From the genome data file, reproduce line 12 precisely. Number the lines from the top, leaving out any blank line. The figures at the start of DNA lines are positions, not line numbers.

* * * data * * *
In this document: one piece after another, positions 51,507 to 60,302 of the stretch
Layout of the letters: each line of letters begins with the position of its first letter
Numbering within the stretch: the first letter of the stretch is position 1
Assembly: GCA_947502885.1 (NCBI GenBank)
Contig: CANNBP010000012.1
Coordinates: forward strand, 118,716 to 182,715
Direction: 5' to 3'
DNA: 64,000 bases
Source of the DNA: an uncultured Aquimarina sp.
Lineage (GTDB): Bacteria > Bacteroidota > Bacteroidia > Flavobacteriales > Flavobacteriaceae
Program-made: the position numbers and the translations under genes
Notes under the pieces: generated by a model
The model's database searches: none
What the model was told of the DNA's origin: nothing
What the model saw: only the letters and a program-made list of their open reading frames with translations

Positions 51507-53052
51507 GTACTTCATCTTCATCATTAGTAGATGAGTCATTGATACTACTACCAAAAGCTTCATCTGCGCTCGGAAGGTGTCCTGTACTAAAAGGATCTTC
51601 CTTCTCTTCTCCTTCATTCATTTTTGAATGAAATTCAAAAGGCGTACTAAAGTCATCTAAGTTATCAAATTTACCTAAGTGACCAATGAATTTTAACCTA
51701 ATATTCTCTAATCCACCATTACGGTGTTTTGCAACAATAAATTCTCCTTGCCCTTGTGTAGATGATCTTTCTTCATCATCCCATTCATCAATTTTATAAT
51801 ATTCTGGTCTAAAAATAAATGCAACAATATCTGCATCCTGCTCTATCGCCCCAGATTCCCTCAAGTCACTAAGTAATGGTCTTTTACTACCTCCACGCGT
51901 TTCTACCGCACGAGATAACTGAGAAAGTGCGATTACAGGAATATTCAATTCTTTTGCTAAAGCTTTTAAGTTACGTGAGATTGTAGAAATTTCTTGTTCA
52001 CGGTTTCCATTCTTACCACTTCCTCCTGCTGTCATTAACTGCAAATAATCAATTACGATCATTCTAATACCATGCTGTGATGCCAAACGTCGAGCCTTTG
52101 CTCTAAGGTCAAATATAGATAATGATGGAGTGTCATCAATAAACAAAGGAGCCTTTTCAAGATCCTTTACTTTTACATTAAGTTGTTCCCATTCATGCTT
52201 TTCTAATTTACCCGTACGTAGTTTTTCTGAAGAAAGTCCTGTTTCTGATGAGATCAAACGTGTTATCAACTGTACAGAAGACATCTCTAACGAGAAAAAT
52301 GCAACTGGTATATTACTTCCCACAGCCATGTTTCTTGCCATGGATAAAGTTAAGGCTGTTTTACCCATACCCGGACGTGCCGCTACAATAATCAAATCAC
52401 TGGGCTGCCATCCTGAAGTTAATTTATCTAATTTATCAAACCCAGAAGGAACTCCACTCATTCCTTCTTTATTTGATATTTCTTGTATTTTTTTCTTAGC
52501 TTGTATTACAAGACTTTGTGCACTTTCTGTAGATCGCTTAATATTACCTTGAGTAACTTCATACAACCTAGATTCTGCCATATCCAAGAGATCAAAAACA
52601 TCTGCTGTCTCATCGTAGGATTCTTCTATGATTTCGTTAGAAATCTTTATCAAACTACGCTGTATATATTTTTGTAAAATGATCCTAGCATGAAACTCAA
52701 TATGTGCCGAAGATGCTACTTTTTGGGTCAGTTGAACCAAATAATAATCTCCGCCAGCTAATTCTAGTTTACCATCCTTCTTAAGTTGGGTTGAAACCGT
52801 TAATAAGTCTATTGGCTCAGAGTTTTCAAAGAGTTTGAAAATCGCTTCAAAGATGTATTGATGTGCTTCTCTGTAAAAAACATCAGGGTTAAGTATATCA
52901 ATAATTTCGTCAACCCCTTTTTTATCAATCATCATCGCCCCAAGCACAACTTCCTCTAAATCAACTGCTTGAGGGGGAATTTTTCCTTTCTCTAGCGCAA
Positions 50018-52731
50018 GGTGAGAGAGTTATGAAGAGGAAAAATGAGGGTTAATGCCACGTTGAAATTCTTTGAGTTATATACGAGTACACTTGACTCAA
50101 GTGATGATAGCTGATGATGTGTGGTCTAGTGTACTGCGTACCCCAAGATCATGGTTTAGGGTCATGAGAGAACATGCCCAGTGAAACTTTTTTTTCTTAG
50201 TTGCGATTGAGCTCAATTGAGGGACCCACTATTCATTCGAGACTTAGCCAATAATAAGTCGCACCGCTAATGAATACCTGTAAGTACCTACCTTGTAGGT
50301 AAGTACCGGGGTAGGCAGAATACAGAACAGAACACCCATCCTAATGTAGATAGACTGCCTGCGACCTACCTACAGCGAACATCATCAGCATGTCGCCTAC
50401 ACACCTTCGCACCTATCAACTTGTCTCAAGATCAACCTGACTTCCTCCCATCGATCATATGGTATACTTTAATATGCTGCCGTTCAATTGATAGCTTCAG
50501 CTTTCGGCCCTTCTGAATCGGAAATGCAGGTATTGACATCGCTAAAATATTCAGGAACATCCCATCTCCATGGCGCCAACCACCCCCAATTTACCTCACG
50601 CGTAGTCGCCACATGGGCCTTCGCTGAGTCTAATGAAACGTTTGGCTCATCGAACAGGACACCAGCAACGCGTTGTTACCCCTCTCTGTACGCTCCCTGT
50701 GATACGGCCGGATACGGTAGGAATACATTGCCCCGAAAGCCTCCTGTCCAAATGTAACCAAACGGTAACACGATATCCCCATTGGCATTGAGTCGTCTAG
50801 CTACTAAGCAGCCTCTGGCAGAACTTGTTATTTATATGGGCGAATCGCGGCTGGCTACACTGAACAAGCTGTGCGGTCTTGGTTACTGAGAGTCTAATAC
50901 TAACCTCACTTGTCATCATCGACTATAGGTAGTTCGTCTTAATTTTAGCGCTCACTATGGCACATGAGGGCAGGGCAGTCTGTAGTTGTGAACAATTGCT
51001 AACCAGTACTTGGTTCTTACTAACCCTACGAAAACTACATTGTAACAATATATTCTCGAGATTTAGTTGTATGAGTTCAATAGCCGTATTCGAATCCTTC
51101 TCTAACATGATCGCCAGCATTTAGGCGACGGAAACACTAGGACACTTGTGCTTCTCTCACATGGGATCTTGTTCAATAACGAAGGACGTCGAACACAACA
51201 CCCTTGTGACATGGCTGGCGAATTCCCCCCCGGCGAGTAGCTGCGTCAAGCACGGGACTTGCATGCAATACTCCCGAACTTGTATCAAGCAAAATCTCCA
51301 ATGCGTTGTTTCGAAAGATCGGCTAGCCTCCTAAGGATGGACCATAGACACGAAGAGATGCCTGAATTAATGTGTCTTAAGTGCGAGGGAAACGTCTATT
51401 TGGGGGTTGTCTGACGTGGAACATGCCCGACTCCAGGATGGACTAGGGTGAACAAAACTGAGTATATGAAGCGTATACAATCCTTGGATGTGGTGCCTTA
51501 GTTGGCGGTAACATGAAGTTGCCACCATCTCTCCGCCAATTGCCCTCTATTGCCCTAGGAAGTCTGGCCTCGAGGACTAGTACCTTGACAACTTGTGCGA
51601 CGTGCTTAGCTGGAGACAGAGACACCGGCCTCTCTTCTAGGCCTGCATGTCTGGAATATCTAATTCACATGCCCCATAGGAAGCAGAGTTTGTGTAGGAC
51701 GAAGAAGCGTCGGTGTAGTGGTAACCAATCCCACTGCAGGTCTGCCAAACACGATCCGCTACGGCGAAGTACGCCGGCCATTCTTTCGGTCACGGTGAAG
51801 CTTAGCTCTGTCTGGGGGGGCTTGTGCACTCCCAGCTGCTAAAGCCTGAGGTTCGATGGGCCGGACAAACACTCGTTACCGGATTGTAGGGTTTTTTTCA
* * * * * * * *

Notes under the pieces: generated by a model